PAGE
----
11. An oil retriever as claimed in claim 10 wherein said first power means is operable so that the collecting surface can be rotated in reverse direction.
12. An oil retriever as claimed in claim 11 wherein said first power means has a variable speed.
13. An oil retriever as claimed in claim 12 wherein said first power means is a gasoline powered motor.
14. An oil retriever as claimed in claim 3 wherein the storage means is a tank that is sized and shaped to e connected to the retriever immediately to the rear of the collecting surface, the storage tank having an upper edge that is located between the surface of the body of water and a means to transfer the oil on the collecting surface to the storage means, and the retriever is operable so that a base of the storage tank is located below the surface of the body of water when the retriever is recovering the heavy oil.
15. An oil retriever as claimed in claim 14 wherein the storage tank contains side tanks in addition to an oil storage section, the side tanks being used to adjust the buoyancy of the tank.
16. An oil retriever ad claimed in claim 15 wherein the storage tank is held in position within the retriever by means of a dog lever mounted on a frame of the retriever.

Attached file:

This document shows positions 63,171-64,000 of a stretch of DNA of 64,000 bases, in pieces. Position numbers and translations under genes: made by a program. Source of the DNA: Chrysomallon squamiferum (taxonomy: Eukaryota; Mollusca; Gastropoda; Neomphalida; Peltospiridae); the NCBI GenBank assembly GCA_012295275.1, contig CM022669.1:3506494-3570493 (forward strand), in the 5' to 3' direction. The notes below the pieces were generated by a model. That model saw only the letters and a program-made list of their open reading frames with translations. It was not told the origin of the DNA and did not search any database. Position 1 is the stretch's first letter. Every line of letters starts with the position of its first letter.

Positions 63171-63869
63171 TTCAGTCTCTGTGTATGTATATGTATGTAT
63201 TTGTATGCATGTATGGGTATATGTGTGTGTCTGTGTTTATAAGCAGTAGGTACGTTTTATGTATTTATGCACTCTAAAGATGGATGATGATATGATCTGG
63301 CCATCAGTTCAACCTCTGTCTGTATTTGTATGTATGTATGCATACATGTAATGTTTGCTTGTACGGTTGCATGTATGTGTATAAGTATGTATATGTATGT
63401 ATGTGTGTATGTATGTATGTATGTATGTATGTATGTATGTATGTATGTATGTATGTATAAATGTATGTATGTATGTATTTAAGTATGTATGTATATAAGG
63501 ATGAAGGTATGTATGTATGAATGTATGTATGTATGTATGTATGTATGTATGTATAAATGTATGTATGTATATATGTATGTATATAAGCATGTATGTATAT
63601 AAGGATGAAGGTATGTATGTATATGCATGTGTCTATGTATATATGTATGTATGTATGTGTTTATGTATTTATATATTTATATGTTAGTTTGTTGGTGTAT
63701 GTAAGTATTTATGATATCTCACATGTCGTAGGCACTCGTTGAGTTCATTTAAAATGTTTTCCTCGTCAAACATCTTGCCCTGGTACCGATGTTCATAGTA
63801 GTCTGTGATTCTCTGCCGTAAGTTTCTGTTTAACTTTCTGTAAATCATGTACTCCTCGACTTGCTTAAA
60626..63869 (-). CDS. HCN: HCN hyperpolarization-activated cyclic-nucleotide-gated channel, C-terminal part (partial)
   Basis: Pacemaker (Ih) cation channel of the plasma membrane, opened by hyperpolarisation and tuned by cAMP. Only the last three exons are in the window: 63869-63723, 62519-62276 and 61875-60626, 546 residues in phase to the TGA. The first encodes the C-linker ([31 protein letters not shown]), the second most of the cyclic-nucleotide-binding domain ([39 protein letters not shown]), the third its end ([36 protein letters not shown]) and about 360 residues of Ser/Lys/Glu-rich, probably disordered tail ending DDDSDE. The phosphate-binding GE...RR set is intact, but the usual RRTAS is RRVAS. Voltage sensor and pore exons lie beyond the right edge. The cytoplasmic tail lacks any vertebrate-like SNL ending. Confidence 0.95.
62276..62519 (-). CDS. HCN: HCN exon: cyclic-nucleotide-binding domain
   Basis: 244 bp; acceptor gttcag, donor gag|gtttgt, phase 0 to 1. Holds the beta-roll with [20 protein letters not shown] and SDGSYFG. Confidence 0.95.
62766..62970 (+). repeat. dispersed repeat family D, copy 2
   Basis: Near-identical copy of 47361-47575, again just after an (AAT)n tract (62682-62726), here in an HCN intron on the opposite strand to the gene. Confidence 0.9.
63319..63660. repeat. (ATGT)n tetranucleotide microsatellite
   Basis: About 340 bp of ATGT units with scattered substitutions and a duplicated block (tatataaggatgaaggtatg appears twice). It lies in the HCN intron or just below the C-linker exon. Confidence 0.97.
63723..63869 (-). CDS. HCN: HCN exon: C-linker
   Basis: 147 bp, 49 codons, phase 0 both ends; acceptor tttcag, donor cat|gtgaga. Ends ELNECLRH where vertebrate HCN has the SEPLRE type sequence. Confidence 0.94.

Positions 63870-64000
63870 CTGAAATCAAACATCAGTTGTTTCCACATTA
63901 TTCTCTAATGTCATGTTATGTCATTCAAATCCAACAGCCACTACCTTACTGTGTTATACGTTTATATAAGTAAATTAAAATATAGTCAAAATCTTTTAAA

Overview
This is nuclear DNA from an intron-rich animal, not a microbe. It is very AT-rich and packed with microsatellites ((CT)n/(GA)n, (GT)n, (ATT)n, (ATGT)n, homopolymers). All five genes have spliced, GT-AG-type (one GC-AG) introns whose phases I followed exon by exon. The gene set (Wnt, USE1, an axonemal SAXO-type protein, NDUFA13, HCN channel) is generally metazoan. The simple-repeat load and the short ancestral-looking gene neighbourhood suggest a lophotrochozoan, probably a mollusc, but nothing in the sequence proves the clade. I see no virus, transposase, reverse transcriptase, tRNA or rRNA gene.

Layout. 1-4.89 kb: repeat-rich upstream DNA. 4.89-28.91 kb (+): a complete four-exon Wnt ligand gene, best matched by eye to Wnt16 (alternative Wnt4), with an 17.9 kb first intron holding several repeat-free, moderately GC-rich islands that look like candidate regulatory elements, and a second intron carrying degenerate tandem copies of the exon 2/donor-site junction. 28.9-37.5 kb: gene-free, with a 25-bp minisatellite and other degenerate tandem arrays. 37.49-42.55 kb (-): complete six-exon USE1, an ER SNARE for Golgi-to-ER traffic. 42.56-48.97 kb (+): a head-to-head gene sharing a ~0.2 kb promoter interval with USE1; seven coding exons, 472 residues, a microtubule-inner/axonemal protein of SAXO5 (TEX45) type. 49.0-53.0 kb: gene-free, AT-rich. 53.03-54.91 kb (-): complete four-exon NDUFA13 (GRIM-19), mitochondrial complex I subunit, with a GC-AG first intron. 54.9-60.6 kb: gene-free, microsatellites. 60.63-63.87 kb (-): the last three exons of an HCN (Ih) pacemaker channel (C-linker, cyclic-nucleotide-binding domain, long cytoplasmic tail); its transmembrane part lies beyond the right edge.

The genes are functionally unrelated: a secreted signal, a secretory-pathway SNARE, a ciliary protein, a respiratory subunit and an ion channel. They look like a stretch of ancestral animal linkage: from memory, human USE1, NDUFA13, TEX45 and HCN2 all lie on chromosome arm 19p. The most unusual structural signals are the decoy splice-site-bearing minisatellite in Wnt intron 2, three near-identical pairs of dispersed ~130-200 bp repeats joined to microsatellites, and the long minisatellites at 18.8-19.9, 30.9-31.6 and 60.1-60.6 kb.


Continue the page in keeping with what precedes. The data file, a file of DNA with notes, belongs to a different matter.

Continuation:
17. An oil retriever as claimed in claim 16 wherein there is a baffle located between the collecting surface and the storage tank, said baffle preventing oil being collected from contacting a front edge of said storage tank.
18. An oil retriever as claimed in claim 3 wherein the means to remove oil collected on the collecting surface is a first scraper that is rigidly held to form a line of contact with the collecting surface, said first scraper being mounted on said retriever so that is does not move relative to said collecting surface.
19. An oil retriever as claimed in claim 18 wherein the first scraper is located at or near a rear edge of said collecting surface and a second scraper is located below said first scraper, said second scraper being out of contact with said collecting surface by a sufficient distance to permit a film of oil on said collecting surface to pass by said second scraper as said collecting surface rotates, said film of oil being removed from the collecting surface by said first scraper, said second scraper being located at an angle so that the film of oil runs by gravity from said first scraper down the second scraper and into the storage tank, said second scraper providing means to transfer the oil to said storage tank.